Research Spotlight: Kathleen Fisher Addresses Gaps in Research on Intellectually Disabled Population
January 22, 2014
Kathleen Fisher, PhD,is a federally funded researcher and an associate professor in the Doctor of Nursing Practice Department at the Drexel College of Nursing and Health Professions. Since 1999 she has been working in the field of intellectual and developmental disability, or I/DD.
Currently, she is engaged in community-based participatory action research with the KenCrest Foundation to address concerns of unhealthy weight, specifically the high levels of overweight and obesity that are associated with I/DD diagnosis. A multidisciplinary team of researchers and KenCrest co-investigators plan to learn more by managing subjects’ food portion control and increasing activity levels. Very little research has been done in this area so far and many questions remain unanswered. “Is there the same formula for weight loss in this population? How much exercise? What kind of exercise? What would the diet look like? We just don’t know,” Fisher said.
Individuals with intellectual disabilities usually have different fat distribution, she continued. They tend to be smaller, of shorter stature and have all the risk factors for obesity, heart disease and health conditions associated with aging. In addition, persons with I/DD tend to be more sedentary or lack opportunities for community engagement and exercise. Many are on medications that increase their risk for obesity as well. In addition, there can be behavioral challenges and caregivers of persons with intellectual disabilities likewise need more education on nutrition and exercise, Fisher reported. Sometimes caregivers reward behavior with non-nutrient rich foods and it can be difficult to move away from this type of incentive system.
According to Fisher, despite these challenges and risk factors, the population’s average life expectancy has increased. Because persons with I/DD are living longer, education and emphasis on health promotion strategies could help to extend life expectancy further and enhance the quality of life.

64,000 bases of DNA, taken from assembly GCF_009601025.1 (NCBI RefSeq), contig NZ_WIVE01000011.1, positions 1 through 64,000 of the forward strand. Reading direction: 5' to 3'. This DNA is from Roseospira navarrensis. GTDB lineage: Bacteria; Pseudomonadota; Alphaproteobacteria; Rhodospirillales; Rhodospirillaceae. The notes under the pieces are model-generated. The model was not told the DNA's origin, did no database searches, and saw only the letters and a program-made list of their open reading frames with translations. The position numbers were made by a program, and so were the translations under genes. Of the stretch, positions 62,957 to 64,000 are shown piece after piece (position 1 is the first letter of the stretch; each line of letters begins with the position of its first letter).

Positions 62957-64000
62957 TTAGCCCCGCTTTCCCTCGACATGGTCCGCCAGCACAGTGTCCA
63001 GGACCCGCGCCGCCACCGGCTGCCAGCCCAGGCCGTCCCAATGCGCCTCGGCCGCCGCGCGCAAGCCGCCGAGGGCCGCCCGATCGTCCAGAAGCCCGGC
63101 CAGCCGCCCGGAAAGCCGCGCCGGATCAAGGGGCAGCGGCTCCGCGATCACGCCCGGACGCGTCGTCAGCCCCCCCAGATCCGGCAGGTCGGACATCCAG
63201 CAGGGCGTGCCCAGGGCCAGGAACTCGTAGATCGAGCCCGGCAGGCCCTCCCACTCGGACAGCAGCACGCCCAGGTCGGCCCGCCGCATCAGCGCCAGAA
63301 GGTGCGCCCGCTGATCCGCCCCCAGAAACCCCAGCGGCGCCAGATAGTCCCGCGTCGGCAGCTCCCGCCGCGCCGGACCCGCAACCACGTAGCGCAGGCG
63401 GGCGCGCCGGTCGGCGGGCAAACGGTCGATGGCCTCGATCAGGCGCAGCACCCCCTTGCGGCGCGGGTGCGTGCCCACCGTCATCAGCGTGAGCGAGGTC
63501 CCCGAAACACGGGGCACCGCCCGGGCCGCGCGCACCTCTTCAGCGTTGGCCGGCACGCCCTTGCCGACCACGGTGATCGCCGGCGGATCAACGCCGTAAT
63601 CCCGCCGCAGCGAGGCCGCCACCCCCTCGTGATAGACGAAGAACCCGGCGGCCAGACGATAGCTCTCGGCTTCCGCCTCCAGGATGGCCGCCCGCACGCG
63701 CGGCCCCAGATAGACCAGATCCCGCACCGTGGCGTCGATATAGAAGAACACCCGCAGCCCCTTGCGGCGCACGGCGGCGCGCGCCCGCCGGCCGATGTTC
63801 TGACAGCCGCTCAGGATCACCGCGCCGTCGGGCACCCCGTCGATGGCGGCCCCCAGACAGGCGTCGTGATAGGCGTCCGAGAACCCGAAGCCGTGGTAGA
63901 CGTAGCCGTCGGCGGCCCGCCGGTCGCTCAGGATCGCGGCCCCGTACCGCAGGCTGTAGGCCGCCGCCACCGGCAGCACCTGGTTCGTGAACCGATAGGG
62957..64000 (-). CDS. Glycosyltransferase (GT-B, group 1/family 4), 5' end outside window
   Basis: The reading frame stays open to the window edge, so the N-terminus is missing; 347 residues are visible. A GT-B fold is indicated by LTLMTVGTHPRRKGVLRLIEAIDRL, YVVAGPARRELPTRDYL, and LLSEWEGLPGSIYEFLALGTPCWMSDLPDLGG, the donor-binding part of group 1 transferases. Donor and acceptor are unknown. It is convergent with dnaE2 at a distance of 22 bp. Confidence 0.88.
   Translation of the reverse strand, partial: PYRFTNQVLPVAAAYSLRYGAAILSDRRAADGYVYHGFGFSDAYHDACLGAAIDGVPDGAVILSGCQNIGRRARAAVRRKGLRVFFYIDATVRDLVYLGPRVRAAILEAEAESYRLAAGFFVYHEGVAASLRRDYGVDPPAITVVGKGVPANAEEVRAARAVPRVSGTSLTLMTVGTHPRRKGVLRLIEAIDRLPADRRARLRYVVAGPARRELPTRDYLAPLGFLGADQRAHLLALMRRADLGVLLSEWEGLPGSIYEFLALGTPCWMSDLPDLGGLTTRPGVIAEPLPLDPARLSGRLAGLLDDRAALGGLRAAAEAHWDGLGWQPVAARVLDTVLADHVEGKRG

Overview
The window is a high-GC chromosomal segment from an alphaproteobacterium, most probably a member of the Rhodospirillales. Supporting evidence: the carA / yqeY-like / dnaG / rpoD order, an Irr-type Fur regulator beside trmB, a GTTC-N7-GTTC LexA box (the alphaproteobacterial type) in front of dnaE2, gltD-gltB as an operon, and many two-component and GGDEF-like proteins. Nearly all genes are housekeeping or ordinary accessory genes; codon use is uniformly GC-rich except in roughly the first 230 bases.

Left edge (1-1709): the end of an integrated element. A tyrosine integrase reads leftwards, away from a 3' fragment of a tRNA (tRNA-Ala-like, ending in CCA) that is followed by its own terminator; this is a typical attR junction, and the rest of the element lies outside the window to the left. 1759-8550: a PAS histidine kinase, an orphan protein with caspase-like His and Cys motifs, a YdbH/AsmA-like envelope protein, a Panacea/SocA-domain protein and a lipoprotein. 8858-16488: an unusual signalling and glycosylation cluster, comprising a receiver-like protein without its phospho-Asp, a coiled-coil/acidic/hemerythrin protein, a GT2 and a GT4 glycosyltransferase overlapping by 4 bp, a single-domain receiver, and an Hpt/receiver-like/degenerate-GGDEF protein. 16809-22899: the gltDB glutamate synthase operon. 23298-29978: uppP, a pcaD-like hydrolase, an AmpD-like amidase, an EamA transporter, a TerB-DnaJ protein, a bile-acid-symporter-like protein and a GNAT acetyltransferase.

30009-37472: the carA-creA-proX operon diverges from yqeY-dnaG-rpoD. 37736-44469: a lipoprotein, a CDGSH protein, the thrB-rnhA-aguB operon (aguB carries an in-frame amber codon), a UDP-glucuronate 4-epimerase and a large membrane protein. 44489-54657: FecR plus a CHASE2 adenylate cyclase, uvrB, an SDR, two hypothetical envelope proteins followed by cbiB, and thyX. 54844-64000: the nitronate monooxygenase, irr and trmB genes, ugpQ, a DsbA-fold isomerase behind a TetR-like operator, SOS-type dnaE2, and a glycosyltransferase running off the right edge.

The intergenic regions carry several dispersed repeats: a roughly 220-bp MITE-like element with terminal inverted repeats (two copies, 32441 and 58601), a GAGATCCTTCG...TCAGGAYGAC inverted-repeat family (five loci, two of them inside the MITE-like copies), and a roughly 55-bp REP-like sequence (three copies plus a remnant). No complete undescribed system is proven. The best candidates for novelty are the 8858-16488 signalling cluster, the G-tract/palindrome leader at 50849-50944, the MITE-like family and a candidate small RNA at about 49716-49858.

Fisher began her work in the field in 1997 while on faculty at the Pennsylvania State University. In collaboration with the Commonwealth of Pennsylvania and the Department of Health and Human Services, she took part in creating a service organization called the Healthcare Quality Unit (HCQU). The mission of this organization was to oversee care and build capacity in nine counties in South Central, Pennsylvania for approximately 1200 persons with I/DD. When she came to Drexel in 2004, she had already started looking at how healthcare decisions are made for people with disabilities.
Fisher has just returned from the inaugural Asia-Pacific Conference of the Society for Medical Decision Making in Singapore, where her poster, “Perspectives on decision making from parents of adults with intellectual and developmental disability” was presented. For persons with I/DD there are major problems around decision making, transition planning, and end of life. People living with intellectual disabilities in Pennsylvania are required by law to receive education up to the age of 22. However, after this age, the care and attention intellectually disabled persons receive drops off dramatically, she observed.
Fisher is currently on sabbatical with Mary McCarron, MD, the Dean of Health Sciences at Trinity College in Dublin, Ireland. McCarron is the Principal Investigator of the first-ever longitudinal study of aging and intellectual disability in all of Ireland, titled, “The Intellectual Disability Supplement to The Irish Longitudinal Study on Aging (IDS-TILDA).” This is the first study of its kind in Europe, and the only study where a direct comparison of aging adults with I/DD can be made to the general aging population.
Findings from IDS-TILDA, Fisher’s research, and her work at KenCrest, suggest that the aging of individuals with I/DD is a growing public health concern. Because persons with disabilities are now outliving their caregivers, they present unique chronic health problems to a medical system that is ill prepared to understand or confront them. There is a definite need to address these health concerns and service issues, she concluded.